6. Tsumura R, Sato R, Furuya F, Koga Y, Yamamoto Y, Fujiwara Y, Yasunaga M, Matsumura Y. Feasibility study of the Fab fragment of a monoclonal antibody against tissue factor as a diagnostic tool. Int J Oncol. 47, 2107-14. 2015.

  7. Koga Y, Manabe S, Aihara Y, Sato R, Tsumura R, Iwafuji H, Furuya F, Fuchigami H, Fujiwara Y, Hisada Y, Yamamoto Y, Yasunaga M, Matsumura Y. Antitumor effect of antitissue factor antibody-MMAE conjugate in human pancreatic tumor xenografts. Int J Cancer. 37, 1457-66. 2015.

Development of methods for T cell regulation to facilitate clinical application of bispecific antibody

Over 50 clinical trials involving BsAbs are ongoing worldwide. However, this technology has been applied to hematopoietic malignancies, but not to solid tumors. The antitumor efficacy of ADCs or RIT depends on the cytotoxic agent or radioisotope used as the payload, whereas the efficacy of a BsAb could be determined by activation of T cells redirected to the tumor. Therefore, the efficacy depends on the activation of host T cells as well as the BsAb itself. This is why pharmaceutical research and development of BsAbs themselves are limited, and an approach for regulating T cells in the body is urgently required. T cell deserts and exhaustion are major obstacles and must be overcome in order to achieve stable antitumor efficacy in clinics. Accordingly, we will seek to develop new technology for the strict temporal and spatial regulation of host T cells (T cells as DDS drugs) through close cooperation with researchers in fields such as DDS, molecular imaging, protein engineering, gene engineering, and cell biology.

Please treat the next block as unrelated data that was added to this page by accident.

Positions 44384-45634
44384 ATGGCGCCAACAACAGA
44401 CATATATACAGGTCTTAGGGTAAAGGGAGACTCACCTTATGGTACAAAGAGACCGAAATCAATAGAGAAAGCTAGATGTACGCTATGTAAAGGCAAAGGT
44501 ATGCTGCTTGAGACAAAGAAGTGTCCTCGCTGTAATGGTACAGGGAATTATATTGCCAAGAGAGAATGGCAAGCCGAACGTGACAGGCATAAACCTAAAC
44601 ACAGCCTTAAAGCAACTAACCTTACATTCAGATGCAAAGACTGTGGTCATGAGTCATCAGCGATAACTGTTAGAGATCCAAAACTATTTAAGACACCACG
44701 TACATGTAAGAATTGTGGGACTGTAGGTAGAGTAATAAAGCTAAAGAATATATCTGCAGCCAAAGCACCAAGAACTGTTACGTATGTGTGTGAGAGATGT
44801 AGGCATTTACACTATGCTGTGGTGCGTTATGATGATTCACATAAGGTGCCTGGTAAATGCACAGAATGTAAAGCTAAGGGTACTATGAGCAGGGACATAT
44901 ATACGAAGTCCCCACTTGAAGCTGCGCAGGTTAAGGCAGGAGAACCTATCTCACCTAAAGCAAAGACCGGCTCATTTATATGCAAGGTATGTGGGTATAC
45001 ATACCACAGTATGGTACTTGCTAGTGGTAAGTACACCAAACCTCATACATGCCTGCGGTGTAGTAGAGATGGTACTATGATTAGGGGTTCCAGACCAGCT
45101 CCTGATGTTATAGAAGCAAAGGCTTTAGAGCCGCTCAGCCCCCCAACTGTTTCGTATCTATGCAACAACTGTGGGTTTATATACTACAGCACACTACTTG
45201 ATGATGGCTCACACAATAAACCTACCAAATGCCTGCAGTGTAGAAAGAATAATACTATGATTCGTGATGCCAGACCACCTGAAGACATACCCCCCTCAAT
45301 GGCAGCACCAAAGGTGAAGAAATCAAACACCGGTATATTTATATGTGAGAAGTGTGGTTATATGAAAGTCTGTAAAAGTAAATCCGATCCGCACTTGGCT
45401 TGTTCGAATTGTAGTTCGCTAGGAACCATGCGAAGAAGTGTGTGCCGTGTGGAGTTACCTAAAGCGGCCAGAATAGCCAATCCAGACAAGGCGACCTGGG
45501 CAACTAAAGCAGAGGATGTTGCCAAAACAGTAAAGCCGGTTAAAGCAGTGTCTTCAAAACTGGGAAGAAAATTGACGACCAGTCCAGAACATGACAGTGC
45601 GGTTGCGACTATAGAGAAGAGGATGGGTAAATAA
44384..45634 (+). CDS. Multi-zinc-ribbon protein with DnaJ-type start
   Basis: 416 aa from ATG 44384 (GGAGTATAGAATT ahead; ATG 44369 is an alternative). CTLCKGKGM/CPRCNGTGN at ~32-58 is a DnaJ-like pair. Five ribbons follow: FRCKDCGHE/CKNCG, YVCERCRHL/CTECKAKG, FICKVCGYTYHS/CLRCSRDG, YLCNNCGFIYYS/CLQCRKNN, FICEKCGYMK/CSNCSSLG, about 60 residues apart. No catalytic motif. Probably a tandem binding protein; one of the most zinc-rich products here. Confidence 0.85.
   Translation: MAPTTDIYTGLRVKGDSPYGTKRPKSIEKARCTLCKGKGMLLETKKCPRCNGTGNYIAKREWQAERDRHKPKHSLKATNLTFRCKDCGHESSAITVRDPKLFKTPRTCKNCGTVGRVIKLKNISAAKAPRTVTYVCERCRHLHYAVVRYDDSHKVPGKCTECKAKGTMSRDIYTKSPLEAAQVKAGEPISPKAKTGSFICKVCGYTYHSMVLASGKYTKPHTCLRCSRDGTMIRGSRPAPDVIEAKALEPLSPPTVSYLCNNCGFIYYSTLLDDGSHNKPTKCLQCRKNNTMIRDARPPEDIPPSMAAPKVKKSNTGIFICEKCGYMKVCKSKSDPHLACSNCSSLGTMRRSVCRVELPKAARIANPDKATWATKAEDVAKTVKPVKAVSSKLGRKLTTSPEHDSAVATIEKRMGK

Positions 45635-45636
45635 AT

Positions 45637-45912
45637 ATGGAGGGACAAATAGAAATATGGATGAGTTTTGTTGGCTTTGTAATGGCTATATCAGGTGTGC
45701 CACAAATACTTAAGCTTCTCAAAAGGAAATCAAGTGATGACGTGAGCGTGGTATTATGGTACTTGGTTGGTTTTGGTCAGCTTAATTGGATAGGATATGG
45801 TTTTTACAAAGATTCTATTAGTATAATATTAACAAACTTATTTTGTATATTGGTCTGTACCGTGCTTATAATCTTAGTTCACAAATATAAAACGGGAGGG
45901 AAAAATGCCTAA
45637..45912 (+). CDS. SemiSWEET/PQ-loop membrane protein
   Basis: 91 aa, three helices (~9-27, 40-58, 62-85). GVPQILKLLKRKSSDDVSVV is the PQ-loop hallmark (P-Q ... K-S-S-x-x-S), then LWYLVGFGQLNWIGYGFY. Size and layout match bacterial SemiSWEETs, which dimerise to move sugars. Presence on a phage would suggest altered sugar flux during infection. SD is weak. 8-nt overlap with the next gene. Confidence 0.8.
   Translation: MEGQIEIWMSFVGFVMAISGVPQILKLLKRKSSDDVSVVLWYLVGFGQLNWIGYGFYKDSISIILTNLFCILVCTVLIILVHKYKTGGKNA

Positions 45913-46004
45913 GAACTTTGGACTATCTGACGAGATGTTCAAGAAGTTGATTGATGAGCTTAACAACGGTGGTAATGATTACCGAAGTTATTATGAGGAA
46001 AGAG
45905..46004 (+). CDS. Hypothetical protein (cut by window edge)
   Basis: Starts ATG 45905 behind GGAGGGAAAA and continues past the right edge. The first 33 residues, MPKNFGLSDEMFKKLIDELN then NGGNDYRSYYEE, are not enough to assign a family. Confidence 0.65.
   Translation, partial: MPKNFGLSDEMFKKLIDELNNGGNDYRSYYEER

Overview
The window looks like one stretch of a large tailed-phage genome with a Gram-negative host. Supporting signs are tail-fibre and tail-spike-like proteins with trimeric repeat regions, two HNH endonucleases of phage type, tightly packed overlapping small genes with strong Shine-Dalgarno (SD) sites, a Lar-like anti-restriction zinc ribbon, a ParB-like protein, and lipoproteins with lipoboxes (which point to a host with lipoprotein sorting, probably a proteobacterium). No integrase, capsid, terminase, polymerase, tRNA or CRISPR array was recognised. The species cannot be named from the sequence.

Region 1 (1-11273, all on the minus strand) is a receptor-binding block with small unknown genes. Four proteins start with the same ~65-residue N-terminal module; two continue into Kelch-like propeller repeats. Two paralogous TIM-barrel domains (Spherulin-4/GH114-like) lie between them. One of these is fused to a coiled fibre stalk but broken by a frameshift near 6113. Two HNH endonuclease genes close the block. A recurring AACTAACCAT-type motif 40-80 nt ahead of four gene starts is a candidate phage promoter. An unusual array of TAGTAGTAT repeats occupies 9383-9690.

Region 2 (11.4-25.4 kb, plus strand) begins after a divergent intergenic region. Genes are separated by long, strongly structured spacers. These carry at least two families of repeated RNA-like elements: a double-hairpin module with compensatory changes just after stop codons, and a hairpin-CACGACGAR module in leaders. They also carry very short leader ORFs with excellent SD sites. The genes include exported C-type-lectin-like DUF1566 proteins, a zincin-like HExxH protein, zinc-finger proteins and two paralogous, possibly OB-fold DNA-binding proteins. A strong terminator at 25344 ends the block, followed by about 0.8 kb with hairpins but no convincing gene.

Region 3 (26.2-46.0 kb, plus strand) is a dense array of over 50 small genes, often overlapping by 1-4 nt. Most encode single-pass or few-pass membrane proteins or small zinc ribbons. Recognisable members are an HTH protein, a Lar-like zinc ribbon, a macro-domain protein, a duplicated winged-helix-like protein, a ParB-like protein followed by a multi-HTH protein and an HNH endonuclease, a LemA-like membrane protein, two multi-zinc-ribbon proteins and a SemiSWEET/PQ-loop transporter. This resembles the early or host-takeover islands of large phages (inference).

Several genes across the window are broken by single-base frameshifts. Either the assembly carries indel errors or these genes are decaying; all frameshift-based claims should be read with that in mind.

1. Kamakura D, Asano R, Kawai H, Yasunaga M. Mechanism of action of a T cell-dependent bispecific antibody as a breakthrough immunotherapy against refractory colorectal cancer with an oncogenic mutation. Cancer Immunol Immunother. 2020.


Development of immune targeting and regulation as a new DDS concept

Most DDS drugs have been developed according to the conventional DDS concept, focusing primarily on the EPR effect, which allows high–molecular weight DDS drugs to accumulate in tumors. On the other hand, we will continue to exploit immune targeting as a new DDS concept. For immune targeting and regulation via targeting of immune cells extensively not only in tumor or pathological focal site but also in blood circulation and immune system such as thymus, bone marrow, lymph node, and spleen. We consider that BsAb-dependent T cell redirection should be categorized as a form of immune targeting and regulation. Anti–IL-7R ADCs may be useful for treating leukemia or autoimmune disease by overcoming steroid resistance, attenuating lymphocyte-homing activity, or interfering with disease-specific signaling molecules. Furthermore, in an overlapping BsAb project, we will develop a novel T cell regulation technology for controlling the spatiotemporal activation of T cells in the body; we refer to this concept as “T cells as DDS drugs”.